• What if I am no longer attracted to my partner?

  • Or what if he no longer likes me?

  • I had an emergency surgery as an endometrioma (or chocolate cyst) had burst and I had appendicitis from it.

  • When I came round from recovery there were no beds, so I was left in a corridor without any way of contacting my family.

  • They discharged me after 2 hours. I had to be admitted to a different hospital by ambulance that night.

  • I still get flashbacks and nightmares about that chain of events, 3 years on.

  • One doctor told me to ‘pop out a couple of kids and it will go away’.

  • He obviously didn’t think about how I may be infertile.

  • I’ve had nurses tell me to stop being dramatic when they’ve done internal examinations and wince.

  • I’ve had sonographers tell me that they can’t see anything abnormal and I’ve wasted my time.

  • I’m now on the waiting list to see a global specialist.

  • My options will likely include things I’ve tried before, like new hormonal medications, or surgery to cut out any new growth and cysts.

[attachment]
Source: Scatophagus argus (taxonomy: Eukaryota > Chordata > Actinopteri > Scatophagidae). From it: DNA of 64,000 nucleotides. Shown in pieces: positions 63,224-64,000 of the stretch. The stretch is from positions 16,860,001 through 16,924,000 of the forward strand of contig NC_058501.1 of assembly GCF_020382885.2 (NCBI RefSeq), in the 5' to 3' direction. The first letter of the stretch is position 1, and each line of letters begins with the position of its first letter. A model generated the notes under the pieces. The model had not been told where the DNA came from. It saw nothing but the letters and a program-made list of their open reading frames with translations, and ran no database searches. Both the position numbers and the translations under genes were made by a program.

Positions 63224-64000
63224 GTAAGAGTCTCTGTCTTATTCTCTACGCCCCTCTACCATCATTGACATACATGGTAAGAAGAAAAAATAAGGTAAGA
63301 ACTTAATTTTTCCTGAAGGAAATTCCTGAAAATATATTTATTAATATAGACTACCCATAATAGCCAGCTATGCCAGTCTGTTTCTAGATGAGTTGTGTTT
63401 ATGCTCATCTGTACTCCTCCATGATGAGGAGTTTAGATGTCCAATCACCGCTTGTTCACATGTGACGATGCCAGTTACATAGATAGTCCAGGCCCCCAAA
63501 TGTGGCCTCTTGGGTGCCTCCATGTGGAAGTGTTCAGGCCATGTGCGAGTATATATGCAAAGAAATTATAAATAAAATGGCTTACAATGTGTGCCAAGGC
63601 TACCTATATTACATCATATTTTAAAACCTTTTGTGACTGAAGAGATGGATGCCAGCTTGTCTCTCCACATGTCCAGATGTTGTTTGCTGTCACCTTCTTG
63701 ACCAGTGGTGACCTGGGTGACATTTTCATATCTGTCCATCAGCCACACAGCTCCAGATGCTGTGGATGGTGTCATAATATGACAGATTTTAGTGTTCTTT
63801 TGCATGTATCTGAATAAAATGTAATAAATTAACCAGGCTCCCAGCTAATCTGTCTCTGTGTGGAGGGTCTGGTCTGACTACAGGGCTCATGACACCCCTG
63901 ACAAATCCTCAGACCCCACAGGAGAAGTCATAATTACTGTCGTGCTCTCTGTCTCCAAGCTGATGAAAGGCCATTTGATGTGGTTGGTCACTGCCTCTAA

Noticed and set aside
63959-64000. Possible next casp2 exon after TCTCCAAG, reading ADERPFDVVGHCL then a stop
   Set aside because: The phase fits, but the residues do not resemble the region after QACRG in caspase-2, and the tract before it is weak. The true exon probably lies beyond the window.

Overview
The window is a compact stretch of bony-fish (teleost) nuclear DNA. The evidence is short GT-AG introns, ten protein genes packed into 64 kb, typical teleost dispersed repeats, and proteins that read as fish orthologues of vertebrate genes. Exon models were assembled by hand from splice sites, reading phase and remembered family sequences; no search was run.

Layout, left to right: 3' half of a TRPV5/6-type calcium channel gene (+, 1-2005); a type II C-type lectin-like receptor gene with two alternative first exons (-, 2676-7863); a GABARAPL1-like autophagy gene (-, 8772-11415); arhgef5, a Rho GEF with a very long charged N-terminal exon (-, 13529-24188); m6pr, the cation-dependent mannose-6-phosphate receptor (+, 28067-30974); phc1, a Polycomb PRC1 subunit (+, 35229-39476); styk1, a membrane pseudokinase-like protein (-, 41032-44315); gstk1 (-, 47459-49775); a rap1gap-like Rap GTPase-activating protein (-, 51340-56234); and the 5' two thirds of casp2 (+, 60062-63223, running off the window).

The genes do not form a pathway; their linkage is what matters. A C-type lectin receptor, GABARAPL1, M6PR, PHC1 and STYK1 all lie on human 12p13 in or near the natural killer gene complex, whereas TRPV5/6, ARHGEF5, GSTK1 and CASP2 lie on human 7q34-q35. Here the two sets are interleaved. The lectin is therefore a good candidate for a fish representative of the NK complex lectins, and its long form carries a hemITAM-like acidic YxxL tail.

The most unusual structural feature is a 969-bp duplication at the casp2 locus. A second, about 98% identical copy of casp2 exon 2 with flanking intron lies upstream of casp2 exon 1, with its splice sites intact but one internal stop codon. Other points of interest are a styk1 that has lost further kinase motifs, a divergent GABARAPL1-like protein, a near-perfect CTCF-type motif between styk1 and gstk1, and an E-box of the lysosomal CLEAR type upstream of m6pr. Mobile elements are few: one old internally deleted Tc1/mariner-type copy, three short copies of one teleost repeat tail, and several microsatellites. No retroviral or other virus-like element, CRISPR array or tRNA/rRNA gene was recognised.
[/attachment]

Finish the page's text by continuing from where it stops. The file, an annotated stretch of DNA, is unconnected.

• But with every surgery, recovery gets harder and new scar tissue is created, which can make adhesions (where your uterus/organs stick together due to scars), which can then tear and cause….. pain and bleeding!

  • My stomach is already marked with so many scars from operations.

  • I haven’t worn a bikini in years because of this. However I am going to try and wear a bikini on my upcoming holiday.

  • There is another option that I could try.

  • It involves hormonal injections that put you into a medical menopause. In theory this should stop the growth of the endometriosis and adenomyosis.

  • It has varying levels of success and can cause serious mental health problems too.

  • Alternatively, I have a full hysterectomy. At 22.

  • And therefore give up my dream of ever carrying a child.

  • However, it isn’t all doom and gloom, as this list may suggest.

  • There is an amazing support network, both online and in person.

  • Seeing that someone you’ve followed online has conceived brings an overwhelming sense of hope and happiness, and being able to reach out and offer a hand in times of darkness also builds a wonderful community.